MM: And likewise, when did you first stumble across punk rock and what was it about the music and the scene that attracted you to both? Do you still feel the same about the scene, bands and music as you did when you took your first tentative steps into the world of punk rock, or have you feelings about punk rock and the scene changed over time, and if so, how have they changed?

Alex: The Clash. When I first heard “London Calling” I was struck by lightning. However, it seemed that by the time I ws 11-12 I got heavily into listening to so many things; I loved Nirvana and A Flock of Seagulls, I loved The Smiths and Iron Maiden, I loved Joy Division and OMD, I loved Soul Asylum and Slayer. I never listened to any specific things/styles, even though thrash, hardcore, punk and garage later arrived and shaped things to come for good. Thrash metal, hardcore and punk rock arrived a little bit later, when I was 15-16 years old. I loved DRI and Voivod at the same time, GBH and Discharge, Blitz and Nuclear Assault, you know, all the classic stuff. My feelings never changed about all the bands or the scene, I won’t allow myself to be disappointed because nowadays there is a major segregation among scenes. I don’t like it, but I will still go and see the most drunken bands, the most straight edge bands, the most druggie bands. The only bands that I won’t support are any fucking nazi, right-wing clowns. And this will always remain the same!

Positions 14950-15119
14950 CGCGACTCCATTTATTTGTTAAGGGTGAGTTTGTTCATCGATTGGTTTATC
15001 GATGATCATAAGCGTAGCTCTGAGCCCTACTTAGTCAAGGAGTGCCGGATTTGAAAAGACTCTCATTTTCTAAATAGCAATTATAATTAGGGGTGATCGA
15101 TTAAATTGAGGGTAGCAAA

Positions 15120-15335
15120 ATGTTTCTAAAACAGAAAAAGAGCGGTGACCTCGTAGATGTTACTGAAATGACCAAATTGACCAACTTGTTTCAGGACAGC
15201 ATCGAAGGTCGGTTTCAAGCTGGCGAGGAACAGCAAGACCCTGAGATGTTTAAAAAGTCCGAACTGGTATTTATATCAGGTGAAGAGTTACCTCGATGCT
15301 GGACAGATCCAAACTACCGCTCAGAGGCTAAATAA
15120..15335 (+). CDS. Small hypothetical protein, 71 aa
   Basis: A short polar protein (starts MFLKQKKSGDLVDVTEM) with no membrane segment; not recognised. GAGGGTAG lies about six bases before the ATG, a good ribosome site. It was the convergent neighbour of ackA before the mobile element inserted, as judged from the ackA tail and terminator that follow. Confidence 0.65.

MM: Which sort of brings us to Crossover… Again, when did you first become aware of Crossover and what was it about Crossover that pulled you into the scene?